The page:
For the second post in this series see here: Part 2
For the third post in this series see here: Part 3
The final post in my Waterloo Bicentenary series and I have left my favourite till last. Ever since I started reading about the Napoleonic Wars and especially the 100 days campaign culminating in the Battle of Waterloo, Hougoumont has always fascinated me. The place in itself became a whole seperate battle on Wellingtons right flank, sucking in more and more French troops and the combat lasted all day.
The day's battle began on 18 June 1815 at about 11 a.m. with a French attack on Hougoumont from the south-west, led by Napoleon's brother Jerome. The French gained control of much of the chateau's park, but the Allies retained possession of the farmhouse and courtyard surrounds. Jerome continued his attempts to take the farmhouse throughout the day, making four or five assaults, most of which were repulsed by the defenders, who fired through loopholes, windows, and doorways. One assault at about 12.30 p.m. breached the north gate, which had been left open to allow allied troop and supply movements.
Sous-Lieutenant Legro, of the French 1st Light Infantry, broke through the wooden doors with an axe, allowing French soldiers to flood the courtyard. The 1st Foot Guards commanding officer, Lieutenant-Colonel James MacDonnell, led his men through the melee in the courtyard to the gates, in an attempt to shut them against the pressing French. This was done with the help of three officers (Captain Wyndham, Ensign Hervey, and Ensign Gooch), Corporal Graham, and a few other soldiers including Graham's brother Joseph. James Graham was the one to slot the bar in place. Flagstones, carts, and debris were then piled against the gates to hold them secure. The Frenchmen trapped within the courtyard were all killed, apart from a young drummer-boy.
Wellington monitored the action at Hougoumont until about 1 p.m., by which time he was content enough with the position's security to concentrate his own attention on the allied centre. With the chateau secure, the 3,500 British and German troops in the vicinity were able to defend the strongpoint against an estimated 14,500 French soldiers. About 8,000 French soldiers died attacking Hougoumont over the day.
At 7 p.m. the defenders at Hougoumont were still resisting, despite the burning buildings and their own dwindling ammunition. Within a couple of hours, the action in the rest of the field had resulted in a victory for the Allies: the French were in retreat. Afterwards, Wellington declared that "the success of the battle turned upon closing the gates at Hougoumont." It seems likely that if the gates had not been shut so quickly the men holding the perimeter at Hougoumont would have been killed.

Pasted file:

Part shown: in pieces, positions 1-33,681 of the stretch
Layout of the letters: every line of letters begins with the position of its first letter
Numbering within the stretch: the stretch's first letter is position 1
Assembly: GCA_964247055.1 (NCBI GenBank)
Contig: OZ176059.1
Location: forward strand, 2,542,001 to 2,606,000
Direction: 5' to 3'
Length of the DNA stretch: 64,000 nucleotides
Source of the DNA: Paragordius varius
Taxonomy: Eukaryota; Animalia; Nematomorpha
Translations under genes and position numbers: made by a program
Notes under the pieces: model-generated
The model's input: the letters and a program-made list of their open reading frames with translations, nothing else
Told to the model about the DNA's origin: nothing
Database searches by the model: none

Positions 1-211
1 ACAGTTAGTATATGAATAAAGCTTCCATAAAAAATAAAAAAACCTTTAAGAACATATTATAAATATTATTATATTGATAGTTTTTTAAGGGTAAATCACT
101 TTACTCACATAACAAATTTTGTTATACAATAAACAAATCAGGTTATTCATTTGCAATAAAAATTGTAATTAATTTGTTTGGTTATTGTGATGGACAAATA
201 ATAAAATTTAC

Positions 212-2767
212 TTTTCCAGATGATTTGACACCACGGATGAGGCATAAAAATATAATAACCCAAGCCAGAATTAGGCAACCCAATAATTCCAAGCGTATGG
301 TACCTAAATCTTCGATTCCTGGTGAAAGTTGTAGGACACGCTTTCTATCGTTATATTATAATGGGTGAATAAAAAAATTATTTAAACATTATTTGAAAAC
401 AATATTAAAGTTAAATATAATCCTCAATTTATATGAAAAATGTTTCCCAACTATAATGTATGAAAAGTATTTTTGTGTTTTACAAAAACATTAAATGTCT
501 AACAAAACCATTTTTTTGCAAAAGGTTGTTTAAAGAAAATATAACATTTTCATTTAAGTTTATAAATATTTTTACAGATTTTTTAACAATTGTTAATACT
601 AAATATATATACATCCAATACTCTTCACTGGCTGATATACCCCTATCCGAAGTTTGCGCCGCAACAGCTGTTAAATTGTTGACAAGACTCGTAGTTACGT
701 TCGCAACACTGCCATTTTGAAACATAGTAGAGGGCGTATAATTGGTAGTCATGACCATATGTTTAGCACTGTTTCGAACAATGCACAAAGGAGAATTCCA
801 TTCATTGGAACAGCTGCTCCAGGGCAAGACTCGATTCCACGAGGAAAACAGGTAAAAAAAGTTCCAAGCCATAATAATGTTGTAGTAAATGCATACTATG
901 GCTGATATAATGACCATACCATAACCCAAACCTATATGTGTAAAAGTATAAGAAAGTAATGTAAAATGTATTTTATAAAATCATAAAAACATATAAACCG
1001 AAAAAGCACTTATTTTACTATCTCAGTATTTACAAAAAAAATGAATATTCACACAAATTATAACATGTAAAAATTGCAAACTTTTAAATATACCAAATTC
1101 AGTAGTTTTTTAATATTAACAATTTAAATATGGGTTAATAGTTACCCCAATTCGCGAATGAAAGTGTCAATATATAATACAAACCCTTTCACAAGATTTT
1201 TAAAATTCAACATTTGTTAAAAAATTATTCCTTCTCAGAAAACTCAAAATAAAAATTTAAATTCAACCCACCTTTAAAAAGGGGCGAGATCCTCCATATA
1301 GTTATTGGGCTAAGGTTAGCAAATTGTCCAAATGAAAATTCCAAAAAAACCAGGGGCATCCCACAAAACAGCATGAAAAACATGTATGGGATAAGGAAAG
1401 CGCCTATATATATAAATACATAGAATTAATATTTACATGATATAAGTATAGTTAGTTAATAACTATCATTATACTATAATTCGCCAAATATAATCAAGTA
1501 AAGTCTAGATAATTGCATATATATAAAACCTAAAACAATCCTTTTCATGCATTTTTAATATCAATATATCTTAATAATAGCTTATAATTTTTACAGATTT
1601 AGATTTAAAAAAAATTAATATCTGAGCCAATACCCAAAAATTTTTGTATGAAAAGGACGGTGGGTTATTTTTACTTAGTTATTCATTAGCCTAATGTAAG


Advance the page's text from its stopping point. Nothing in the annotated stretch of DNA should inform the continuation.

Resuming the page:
Wellington's respect for those who served in Hougoumont was well known. After the battle he wrote: "You may depend upon it, no troops could have held Hougoumont but the British, and only the best of them."
Our group had two visits to this auspicious monument, the first was as part of the visit to the Allied camps, mentioned in the first post, this visit only saw us being able to view the exterior of the Chatau and its grounds, which included seeing the only 3 remaining original trees from the wood infornt of the South Gate. These old trees are pockmarked by musket balls and scarred from the battle.
The second visit on the Sunday after the battle reenactment, we gained admittance inside the grounds and access to the museum, visiting the Breguet room and having a view down into the old cellers underneath the barns. As we entered the couryard, Nassau reenactment troops were carrying out a parade, with the Officer handing out medals for the troops actions in the previous battle of Quatra Bras. This was a very fitting tablau, listening to the officer call out the troops and the Fifer and Hornist playing. Nassau troops were stationed in Hougoumont duing the battle and were just as integral to its defence as the Foot Guards.
Hougoumont has been the project of some serious restoration and I had donated a few times over the years. You can visit their website and read about it here.
I was absolutely thrilled to be able to stand in and around the grounds of Hougoumont and was in awe of the troops (on both sides) bravery and courage during this fiercest of fights.
I hope readers of these posts and visitors to my Blog have enjoyed travelling with me as I recount my experiences of this wonderful trip.
|Plaque to the 1st Regiment of Footguards (on left side of chaple)|
|Foot Guards plaque on right side of chaple|
|Hougoumont from the Orchard|
|French Memorial in the grounds of Hougoumont|
|Plaque in commemoration of the Nassau troops|
|Nassau troops of Parade|